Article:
Whose Lifestyle Is It Anyway?

As malls have struggled over the last 20 years or so to stay culturally
relevant — or even profitable — one of the solutions that has gained
ground is the "lifestyle center." These are malls with sidewalks and
sidewalk musicians, European-style fountains, open-air restaurants, and
of course, lots of shopping. They are prefab places masquerading as
real places. Check out this 2006 piece from Slate and you’ll get the idea.

Some
might ask, What’s so terrible about that? After all, these neo-malls
take a lot of their design points straight from the new urbanist
playbook. They recognize the human desire to walk in a safe environment
and interact with other humans. They bank on the idea that people
hunger for the connection of street life.

Well, as Streetsblog Network member Extraordinary Observations discovered on a recent trip to Cleveland’s Orwellian-sounding Legacy Village,
there’s one major hitch: It’s impossible or unsafe to approach most
lifestyle centers without a car. Which is why the blog’s author, Rob
Pitingolo, calls his post, "Not My Lifestyle Kind of Center":

legacy.jpgThe Apple Store at Legacy Village: Drive there so you can walk past it. Photo: parislemon via Flickr

Earlier
this week I took my bike and rode over to Legacy Village, one of two
"lifestyle centers" in suburban Cleveland.… Every previous visit I
made, I came and went like 99% of the visitors: by driving in a car and
parking in the ginormous "free" surface parking lot. Only after I made
a trip in a way the designers didn’t intend it to be made did I get a
perspective on why these "lifestyle centers" are truly so awful.…

There are two
primary entrances to the center. One on Cedar Road and one on Richmond
Road. There is a perimeter road with 25 mph speed limit signs, but the
streets were designed to handle traffic moving at speeds well exceeding
25. Many drivers ignore the speed limit, and why shouldn’t they? The
designers built the perimeter road so that they would feel safe flying
around every curve.…

[T]he heated sidewalks inside
the center were salted, dried and cleared so that no "pedestrian" would
have any trouble moving from store to store. But the sidewalk right
outside the center on Cedar Road, the street that I carried my bike
along to get to the center, was covered in a foot of week-old snow. No
salt. No plow. Nothing. The street itself was clear and dry. Cars sped
by at 40mph.

Legacy Village is surrounded by an ocean of free
parking spaces, but bike parking spaces are few and far between. I
couldn’t find a rack near my destination on the main "courtyard,"
although I was told after the fact that there is a rack somewhere near
the Apple store. I locked my bike to a fence and on top of about a
half-foot of snow.

In the end, the question in my mind was, what
kind of "lifestyle" does the center attract? It’s ironic that in order
to be a pedestrian inside its borders, it’s essentially a prerequisite
that you must be a motorist to get there. It’s convincing evidence that
if what we want is density and walkability, the solution doesn’t come
prepackaged in some faux village on the outskirts of a city. We had
real towns, villages and cities in this country for most of its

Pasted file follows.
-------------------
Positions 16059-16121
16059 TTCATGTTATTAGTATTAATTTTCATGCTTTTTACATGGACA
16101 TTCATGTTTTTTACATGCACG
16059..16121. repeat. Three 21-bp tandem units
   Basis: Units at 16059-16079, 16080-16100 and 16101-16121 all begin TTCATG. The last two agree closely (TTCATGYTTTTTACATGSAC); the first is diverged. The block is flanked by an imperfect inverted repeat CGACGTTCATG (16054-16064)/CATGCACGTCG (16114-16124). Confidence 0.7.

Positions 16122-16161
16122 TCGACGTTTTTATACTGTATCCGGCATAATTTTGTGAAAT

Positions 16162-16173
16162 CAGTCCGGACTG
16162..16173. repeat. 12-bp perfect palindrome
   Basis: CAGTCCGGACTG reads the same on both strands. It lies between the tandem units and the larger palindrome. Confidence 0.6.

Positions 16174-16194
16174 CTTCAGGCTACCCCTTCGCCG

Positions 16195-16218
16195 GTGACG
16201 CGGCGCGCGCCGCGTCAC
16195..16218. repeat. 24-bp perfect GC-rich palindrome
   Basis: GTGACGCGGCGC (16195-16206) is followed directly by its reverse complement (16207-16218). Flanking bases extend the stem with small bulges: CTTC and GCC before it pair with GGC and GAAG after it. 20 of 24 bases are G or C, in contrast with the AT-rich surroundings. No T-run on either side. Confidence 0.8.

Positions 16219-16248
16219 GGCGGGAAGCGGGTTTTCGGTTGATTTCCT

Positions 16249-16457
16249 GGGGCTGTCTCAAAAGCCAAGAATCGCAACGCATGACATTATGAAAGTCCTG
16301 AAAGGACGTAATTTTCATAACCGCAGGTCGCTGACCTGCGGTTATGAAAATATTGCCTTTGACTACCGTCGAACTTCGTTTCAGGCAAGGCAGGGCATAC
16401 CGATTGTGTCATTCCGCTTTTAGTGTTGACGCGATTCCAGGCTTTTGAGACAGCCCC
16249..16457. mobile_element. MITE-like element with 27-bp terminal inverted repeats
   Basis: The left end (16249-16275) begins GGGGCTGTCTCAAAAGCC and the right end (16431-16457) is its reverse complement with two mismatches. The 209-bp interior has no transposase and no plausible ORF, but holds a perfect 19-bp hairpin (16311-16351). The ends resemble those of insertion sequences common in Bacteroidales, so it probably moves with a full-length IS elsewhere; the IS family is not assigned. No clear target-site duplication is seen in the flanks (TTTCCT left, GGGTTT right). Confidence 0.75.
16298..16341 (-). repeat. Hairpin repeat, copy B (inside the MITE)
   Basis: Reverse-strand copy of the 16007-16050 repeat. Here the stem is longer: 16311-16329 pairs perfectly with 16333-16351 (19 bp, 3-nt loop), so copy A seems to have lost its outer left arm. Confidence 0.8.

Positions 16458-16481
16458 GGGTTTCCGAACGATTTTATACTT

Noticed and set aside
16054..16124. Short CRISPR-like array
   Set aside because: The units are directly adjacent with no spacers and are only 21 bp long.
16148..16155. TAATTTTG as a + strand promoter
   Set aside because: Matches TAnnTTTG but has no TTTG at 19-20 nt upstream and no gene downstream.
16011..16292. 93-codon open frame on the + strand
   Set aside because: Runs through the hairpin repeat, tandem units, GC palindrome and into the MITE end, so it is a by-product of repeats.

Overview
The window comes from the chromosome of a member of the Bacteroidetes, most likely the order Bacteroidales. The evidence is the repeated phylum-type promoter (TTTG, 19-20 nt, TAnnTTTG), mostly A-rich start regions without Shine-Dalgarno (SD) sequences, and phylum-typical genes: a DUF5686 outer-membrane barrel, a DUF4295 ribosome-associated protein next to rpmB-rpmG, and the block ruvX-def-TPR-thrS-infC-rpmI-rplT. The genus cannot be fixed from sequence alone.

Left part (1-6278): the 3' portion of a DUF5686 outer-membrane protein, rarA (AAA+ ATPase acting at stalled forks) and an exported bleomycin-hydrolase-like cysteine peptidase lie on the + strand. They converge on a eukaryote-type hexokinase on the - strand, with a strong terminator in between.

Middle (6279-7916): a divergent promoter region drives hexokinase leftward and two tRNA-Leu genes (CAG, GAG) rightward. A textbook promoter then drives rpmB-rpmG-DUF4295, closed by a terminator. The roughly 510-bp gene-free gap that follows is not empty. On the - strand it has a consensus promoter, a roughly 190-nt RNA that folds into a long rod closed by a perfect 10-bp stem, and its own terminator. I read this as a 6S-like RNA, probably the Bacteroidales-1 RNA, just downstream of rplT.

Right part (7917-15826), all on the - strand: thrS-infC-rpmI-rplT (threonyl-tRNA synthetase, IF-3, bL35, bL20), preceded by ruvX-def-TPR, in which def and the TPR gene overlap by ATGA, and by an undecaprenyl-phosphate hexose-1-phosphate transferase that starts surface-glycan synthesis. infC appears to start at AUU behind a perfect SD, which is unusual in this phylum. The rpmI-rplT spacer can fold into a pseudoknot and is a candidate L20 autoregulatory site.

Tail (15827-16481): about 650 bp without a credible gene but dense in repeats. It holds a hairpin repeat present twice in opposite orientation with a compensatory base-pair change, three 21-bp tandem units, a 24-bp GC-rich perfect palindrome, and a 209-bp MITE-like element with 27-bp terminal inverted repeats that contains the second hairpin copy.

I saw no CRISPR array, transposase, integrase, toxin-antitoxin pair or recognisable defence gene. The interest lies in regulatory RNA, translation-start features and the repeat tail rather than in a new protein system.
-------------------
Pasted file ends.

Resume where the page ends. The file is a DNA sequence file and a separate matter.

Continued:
history. And we destroyed them and replaced it with this? That’s sad.
Really sad.

More from around the network: Bike Portland on the importance of better bike infrastructure for families that ride for transportation. The Bus Bench asks a Metro employee a strangely uncomfortable question. And Bike San Diego posts on the fight for road safety for all users.

  • tea

    This is all well and true, but the most significant difference between these places and the “real” places they imitate is that these are private property, as opposed to the public spaces and buildings of towns and villages. It is up to the developer to tear down / modify the place as he wishes, and if you are deemed to interfere with the commerce going on, you can be thrown out. This is really the main reason why these fake places could never become centers of civic life.

  • tea, spot on. I’m sure if you look around you’ll see little markers on the ground around the edge saying that it is private property and right to pass is granted. Just another step in the privatization of our country.

  • I’ve cycled to one in Fresno and Phoenix that are exactly the same. They had all the newest ideas on traffic calming, neighborhood identity and I have to say, I enjoyed it inside. It gave me a concrete feeling of what a walkable neighborhood might be like. Now we just have to figure out how to convince other people that they want to live in a place like that so that developers and planners will build them. Its funny or sad that the malls are at the forefront of this kind of walkability.

    @ tea, I agree that the only reason these new malls exist is b/c its a dictatorship. Only one person gets to decide how it will be build and who goes in. That one person can insure that its full of shops all the time unlike a city block can do. In the city there are lots of different owners who all want the best price per sq. ft. for their space. A mall doesn’t charge by the sq. ft. and can loose money on the “card” store b/c they will make it back with the Gap or some other big draw.

  • Diane

    Umm, am I missing something? What’s the difference supposed to be between a “Lifestyle Center” and a mall?

  • A mall is indoors and a “Lifestyle Center” is suppose to be like a small town a la Santa Row in SJ. You know, the kind of thing that makes you want to puke because it is so fake.

  • ZA

    @mikesonn – puking? “No, Mr. Security Guard, I’m just adding artistic reality to this grand edifice of yours.”

  • mikesonn

    @ZA. Perfect. I’ll remember that one.

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